Even while waiting for Ginny to finish her testing, Percy is working. The MOXIE technology demonstration aboard Perseverance successfully extracted oxygen from the thin Martian atmosphere—a critical component for life support so humans can breath on the Red Planet and produce rocket fuel for the trip home.

The continuing plan for Mars 2020 is for Ingenuity to make several more test flights over the next few weeks, each one pushing the helicopter to fly higher and further away. A second flight was made on April 22nd, a third on April 25th. As often happens with technology demonstrations, it may well be pushed beyond its limits and crash on the surface. In any event, by the end of April it will be left behind as Perseverance leaves the scene to begin it’s own exploration of the Martian surface, which will include the collection of samples for retrieval on later flights.

You read that right. The Mars 2020 mission will be collecting samples of Mars to be picked up by later flights. Stay tuned.

Update – Ingenuity Tests Extended

After a successful fourth flight, NASA announced it would extend the test flight program for Ingenuity for another 30 days. Ginny’s mission was slated to end at the end of April. Now NASA plans to test the chopper’s ability to be a “scout” for future exploration by the Perseverance rover and future missions.

Perseverance will be farther from Ingenuity during the new flight phase, but the team thinks that the pair will still be able to communicate effectively. Additionally, Perseverance will not take the time to document the flights Ingenuity makes during its extended mission.  NASA will continue to provide updates on Ingenuity’s progress here.

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We Can Still Persevere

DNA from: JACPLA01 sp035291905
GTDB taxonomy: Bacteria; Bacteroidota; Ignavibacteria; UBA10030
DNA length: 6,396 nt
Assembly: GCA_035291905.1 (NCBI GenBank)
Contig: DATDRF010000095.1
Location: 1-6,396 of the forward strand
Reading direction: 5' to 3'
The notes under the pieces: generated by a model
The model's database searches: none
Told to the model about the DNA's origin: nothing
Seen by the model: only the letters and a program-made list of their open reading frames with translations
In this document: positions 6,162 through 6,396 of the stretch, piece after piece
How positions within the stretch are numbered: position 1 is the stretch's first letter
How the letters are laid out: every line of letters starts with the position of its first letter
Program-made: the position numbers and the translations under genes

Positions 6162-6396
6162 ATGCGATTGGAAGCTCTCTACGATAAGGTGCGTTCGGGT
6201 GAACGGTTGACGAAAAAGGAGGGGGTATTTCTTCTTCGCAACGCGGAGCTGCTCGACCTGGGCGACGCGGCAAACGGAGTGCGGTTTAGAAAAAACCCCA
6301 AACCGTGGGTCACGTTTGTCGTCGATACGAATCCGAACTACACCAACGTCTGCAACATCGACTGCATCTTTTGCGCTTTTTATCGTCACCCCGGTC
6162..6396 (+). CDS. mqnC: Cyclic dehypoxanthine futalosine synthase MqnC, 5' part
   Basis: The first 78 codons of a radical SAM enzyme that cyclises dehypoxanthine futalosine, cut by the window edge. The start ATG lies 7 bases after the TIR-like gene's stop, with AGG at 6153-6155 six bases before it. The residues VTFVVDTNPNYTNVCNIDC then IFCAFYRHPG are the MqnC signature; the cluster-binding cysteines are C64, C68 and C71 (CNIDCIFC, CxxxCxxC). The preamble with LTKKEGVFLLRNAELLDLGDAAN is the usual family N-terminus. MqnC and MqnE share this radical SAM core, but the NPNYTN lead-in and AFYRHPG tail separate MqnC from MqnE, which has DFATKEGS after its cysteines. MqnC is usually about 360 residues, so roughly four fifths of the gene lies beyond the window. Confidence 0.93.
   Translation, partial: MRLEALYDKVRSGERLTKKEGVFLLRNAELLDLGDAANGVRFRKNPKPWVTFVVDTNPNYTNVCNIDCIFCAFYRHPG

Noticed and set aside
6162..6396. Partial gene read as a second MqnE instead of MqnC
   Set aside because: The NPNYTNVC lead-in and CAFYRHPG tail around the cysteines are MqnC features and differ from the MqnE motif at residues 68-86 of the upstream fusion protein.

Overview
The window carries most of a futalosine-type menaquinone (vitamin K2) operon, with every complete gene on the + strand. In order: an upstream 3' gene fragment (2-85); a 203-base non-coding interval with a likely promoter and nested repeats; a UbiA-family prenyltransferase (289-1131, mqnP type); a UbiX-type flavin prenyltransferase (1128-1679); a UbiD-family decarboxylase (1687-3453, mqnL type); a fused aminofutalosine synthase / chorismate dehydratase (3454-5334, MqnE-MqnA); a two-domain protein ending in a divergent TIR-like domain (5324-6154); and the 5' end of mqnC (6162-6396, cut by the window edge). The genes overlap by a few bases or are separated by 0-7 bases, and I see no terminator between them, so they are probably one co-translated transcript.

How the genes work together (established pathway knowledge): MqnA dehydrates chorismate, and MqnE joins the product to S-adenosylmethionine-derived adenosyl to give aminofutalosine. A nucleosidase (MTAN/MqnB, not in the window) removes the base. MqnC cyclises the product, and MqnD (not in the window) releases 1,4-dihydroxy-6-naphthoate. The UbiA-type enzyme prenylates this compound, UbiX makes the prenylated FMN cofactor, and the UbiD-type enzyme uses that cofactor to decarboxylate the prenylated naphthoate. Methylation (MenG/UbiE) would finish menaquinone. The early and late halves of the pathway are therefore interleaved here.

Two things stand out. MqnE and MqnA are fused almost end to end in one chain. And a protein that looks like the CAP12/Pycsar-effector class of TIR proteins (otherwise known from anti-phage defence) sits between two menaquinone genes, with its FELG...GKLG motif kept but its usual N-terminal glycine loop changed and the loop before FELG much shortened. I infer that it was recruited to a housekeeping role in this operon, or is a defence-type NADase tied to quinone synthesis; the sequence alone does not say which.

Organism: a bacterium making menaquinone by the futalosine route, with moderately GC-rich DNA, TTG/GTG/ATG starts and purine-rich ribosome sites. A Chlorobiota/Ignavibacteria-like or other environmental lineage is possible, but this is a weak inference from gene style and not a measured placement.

In the middle of this challenging time of pandemic and politics, a group of dedicated scientists on February 18, 2021 landed a car-sized rover designed to explore the crater Jezero on the surface of Mars. The picture above might look like one of NASA’s animations depicting the event. But it is not. The picture is real, taken by the HiRISE high resolution camera on the Mars Reconnaissance Orbiter, which has been circling the planet since March 10, 2006. The photo clearly shows the rover, named Perseverance, beneath its huge parachute. To take this photo, the crew directing the Orbiter had to calculate in advance the precise timing and position so they could instruct the Orbiter to aim its camera and catch Perseverance in flight.

The Entry, Descent and Landing phase of the mission is nicknamed the “seven minutes of terror.” It started when Perseverance entered the thin Mars atmosphere, travelling at almost 12,500 miles per hour. It ended seven minutes later when the rover, executing a Rube Goldberg machine-like series of maneuvers, touched down at a speed of less than two miles per hour. Anything faster and Perseverance would have been shattered into a collection of worthless parts spread across the Martian surface.